editions and as medical books go they are both reasonably priced and a good buy. Neither dictionary can really justify calling itself "illustrated." On the average, you have to turn 3.2 pages in Stedman's before you come to another in-text illustration and 6.1 pages in Dorland's. If you want to see what an illustrated medical dictionary looks like, check Melloni's (Baltimore, Williams and Wilkins, 1979); it has 4.7 clear illustrations on each of 529 pages, but only one-fourth the number of entries. Ever since Dr. Johnson's famous dictionary came out in 1755 every lexicographer has kept his own master citation file showing how words have been used by various writers and speakers in the past. This file is the foundation of any dictionary's scholarly authority. Nowadays the file is handled by a computer, a machine that can also do all the mechanical chores like sorting, alphabetizing, and classifying. One doesn't have to look far beyond the horizon to anticipate the day when we will turn to the computer to look up a word. It is as easy to type the word into the computer as it is to turn to the appropriate page in a dictionary. Each of these two volumes is the modern repJOSEPH F . METCALF resentative of a long line of medical dictionaries—Stedman's goes back to 1833 and Dorland's to 1901—but the series may one day come to an end and be Stedman's Illustrated Medical Dictionary, replaced by a few microchips in your 24th ed. Baltimore, Williams & Wilkins home computer. I don't particularly look Company, 1982. Hardcover, 1,678 forward to that day; I like to riffle through pages, illustrated, thumb-indexed. the pages and stop where something $33.50 catches my eye. It would be harder to browse through a computer file. Dorland's Illustrated Medical Dictionary, 26th ed. Philadelphia, W. B. Saunders Co., 1981. Hardcover, 1,485 pages, illustrated, thumb-indexed. $37.50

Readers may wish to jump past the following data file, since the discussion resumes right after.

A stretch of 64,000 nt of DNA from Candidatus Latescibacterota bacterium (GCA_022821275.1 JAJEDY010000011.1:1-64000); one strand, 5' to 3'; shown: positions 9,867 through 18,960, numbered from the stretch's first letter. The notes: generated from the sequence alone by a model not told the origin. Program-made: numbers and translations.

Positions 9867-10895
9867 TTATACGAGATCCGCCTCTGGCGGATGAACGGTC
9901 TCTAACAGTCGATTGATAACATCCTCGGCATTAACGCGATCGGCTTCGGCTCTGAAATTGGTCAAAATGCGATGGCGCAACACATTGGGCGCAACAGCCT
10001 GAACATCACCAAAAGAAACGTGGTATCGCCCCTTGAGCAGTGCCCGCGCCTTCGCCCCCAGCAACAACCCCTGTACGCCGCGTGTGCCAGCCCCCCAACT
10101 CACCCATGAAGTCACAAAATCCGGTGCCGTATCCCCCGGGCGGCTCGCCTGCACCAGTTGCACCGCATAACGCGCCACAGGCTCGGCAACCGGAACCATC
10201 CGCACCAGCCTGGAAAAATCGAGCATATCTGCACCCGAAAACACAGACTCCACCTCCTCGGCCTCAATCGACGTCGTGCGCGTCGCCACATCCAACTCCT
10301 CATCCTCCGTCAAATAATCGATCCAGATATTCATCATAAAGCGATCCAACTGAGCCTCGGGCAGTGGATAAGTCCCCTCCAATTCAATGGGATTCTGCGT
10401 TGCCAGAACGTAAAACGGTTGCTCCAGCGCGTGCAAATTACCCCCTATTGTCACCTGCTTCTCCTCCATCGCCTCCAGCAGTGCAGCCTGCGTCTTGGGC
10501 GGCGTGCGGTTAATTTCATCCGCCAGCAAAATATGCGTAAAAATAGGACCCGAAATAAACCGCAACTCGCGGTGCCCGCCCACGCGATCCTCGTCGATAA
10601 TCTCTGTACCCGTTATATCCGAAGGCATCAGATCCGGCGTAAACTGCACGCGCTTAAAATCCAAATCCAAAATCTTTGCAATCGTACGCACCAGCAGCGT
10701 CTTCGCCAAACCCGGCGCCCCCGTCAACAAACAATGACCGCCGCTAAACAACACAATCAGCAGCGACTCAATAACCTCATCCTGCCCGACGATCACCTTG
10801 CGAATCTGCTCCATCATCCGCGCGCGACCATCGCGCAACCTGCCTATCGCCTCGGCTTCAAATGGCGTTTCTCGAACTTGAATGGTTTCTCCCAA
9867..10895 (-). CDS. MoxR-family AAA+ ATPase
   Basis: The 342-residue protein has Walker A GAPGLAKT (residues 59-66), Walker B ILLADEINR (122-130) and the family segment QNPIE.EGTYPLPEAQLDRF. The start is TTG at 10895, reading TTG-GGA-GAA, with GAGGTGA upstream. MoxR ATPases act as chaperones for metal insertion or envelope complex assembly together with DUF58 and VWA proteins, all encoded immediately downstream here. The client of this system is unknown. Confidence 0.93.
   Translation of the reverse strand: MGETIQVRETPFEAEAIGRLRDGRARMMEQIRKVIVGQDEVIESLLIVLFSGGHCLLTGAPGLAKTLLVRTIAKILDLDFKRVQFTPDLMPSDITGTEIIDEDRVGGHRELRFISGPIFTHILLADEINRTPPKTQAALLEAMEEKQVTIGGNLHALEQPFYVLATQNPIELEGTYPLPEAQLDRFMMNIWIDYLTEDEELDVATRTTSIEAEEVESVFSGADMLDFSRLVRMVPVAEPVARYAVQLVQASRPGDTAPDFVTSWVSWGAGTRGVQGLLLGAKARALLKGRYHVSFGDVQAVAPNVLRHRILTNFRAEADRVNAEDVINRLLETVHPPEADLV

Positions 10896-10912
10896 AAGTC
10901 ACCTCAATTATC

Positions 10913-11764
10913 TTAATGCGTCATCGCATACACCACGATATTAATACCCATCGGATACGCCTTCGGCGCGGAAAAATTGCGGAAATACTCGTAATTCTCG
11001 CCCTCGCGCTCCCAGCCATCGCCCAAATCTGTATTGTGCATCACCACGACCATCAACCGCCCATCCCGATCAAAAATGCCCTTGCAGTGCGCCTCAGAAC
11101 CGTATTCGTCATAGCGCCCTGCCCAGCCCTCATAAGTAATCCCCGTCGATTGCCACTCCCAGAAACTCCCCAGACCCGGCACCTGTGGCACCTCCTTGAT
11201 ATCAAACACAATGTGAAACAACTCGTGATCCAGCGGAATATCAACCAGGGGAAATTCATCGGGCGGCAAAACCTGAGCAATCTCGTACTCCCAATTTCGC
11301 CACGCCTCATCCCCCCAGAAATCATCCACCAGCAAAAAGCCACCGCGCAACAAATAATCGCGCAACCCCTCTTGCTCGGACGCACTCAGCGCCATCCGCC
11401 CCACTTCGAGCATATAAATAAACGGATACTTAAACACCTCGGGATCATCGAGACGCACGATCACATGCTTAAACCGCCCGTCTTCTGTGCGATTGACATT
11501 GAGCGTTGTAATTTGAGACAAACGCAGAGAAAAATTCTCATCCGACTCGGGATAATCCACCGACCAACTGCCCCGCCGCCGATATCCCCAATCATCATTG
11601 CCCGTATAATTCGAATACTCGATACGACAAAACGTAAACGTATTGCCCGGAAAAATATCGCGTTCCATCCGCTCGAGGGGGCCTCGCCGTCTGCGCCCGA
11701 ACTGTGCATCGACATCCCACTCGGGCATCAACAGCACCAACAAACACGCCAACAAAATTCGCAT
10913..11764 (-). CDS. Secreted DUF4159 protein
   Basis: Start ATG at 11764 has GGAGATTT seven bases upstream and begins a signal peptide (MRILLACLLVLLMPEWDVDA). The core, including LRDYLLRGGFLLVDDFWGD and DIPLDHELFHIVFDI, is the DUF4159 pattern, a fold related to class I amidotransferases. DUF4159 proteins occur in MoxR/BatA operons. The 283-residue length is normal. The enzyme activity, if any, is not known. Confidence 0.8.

Both of these standard medical dictionaries have recently come out with new

Dorland's has slightly larger pages and larger and cleaner type, but it is 20% heavier. The readability of both dictionaries is excellent: symbols, abbreviations, and dictionary shorthand are kept to a minimum. Each dictionary is equipped with a valuable essay on medical etymolo-